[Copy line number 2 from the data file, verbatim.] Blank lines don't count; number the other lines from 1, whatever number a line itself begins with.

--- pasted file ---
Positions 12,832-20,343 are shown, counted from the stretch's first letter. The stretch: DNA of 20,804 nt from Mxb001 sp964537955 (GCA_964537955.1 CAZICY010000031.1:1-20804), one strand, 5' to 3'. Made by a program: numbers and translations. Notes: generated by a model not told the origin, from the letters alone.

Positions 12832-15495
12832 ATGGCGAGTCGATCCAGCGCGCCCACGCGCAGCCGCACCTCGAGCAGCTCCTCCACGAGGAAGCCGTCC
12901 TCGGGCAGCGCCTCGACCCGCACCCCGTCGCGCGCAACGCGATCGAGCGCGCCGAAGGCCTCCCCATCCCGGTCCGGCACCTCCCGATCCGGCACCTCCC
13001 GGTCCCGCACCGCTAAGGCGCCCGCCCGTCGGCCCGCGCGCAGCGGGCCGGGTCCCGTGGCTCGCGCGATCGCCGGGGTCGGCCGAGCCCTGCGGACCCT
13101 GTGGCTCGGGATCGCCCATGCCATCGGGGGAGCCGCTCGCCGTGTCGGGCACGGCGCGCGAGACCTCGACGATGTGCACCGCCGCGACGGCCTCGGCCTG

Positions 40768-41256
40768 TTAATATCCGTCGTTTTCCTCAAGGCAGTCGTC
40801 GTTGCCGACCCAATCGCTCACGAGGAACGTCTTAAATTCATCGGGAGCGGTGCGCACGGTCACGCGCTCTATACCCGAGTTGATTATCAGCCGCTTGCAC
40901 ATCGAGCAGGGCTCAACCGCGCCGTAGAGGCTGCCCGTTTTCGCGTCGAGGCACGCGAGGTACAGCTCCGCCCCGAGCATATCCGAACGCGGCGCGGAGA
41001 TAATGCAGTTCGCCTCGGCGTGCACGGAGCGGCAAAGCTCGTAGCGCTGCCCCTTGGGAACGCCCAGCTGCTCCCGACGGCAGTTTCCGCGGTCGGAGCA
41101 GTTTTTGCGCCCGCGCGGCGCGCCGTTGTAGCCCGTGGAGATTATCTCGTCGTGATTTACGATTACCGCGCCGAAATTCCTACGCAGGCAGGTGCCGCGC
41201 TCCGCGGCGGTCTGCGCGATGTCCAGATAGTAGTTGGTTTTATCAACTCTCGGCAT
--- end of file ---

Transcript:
Positions 12832-15495